Leafing through a few textbooks, I've noticed that the problem of initially bracketing a minimum during a line search tends be an afterthought (at least in my undergraduate texts). Are there well-established techniques or best practices for this type of problem, or are solutions typically application dependent? Can anyone recommend some references on the topic?
Usually one doubles the initial step until the Goldstein condition is violated or (in a feasible point method) the boundary is reached. Then one has a bracket. (If no such step exists, the objective function is unbounded below.) One can also use less conservative extrapolation procedures, but these require good tuning to be robust enough in a general purpose solver.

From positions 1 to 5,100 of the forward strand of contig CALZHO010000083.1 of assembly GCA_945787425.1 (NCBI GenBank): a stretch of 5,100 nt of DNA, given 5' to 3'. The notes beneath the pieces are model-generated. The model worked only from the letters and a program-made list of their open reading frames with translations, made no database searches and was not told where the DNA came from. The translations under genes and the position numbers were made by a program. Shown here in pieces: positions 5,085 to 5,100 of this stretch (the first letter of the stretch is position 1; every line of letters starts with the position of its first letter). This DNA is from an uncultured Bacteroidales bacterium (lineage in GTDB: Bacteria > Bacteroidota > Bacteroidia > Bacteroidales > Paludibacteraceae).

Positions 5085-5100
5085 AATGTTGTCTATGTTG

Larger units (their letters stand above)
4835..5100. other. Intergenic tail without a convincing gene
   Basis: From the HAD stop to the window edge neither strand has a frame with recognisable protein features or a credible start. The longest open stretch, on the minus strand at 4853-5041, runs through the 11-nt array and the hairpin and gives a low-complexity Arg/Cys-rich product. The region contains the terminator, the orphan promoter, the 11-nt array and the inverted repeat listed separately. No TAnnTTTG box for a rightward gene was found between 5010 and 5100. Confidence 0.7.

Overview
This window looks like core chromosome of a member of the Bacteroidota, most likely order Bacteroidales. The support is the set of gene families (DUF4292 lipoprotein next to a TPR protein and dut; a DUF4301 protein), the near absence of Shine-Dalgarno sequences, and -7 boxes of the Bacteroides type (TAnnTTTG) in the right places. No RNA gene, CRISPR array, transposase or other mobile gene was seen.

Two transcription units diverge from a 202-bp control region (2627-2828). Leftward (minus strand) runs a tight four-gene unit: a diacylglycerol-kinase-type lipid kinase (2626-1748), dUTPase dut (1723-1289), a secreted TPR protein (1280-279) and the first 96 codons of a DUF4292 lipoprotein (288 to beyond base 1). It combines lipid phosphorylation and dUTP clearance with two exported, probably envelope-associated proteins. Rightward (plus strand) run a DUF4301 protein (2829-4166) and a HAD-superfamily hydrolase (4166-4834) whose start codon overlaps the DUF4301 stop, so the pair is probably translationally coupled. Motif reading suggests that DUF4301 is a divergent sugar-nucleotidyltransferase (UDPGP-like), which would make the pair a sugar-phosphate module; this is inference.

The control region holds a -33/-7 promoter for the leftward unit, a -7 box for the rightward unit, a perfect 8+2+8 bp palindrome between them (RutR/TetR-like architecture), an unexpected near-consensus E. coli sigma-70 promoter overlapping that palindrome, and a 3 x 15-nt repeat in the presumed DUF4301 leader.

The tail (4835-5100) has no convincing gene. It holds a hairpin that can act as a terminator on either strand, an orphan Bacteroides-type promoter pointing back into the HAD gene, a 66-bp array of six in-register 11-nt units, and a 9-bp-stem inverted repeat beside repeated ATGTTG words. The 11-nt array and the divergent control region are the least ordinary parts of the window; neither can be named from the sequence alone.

In my experience establishing the bracket is very often application-dependent. If you had real constraints or an algebraic derivation for your bracket, you'd use it of course! Usually there's an appeal to either
- nature this physically makes no sense outside this bracket
- computability this would be too hard to compute outside of the bracket
- objective solutions outside of this region are otherwise undesirable.
I'm hoping someone else can come in with a more algorithmic approach, which is what I think you're looking for here.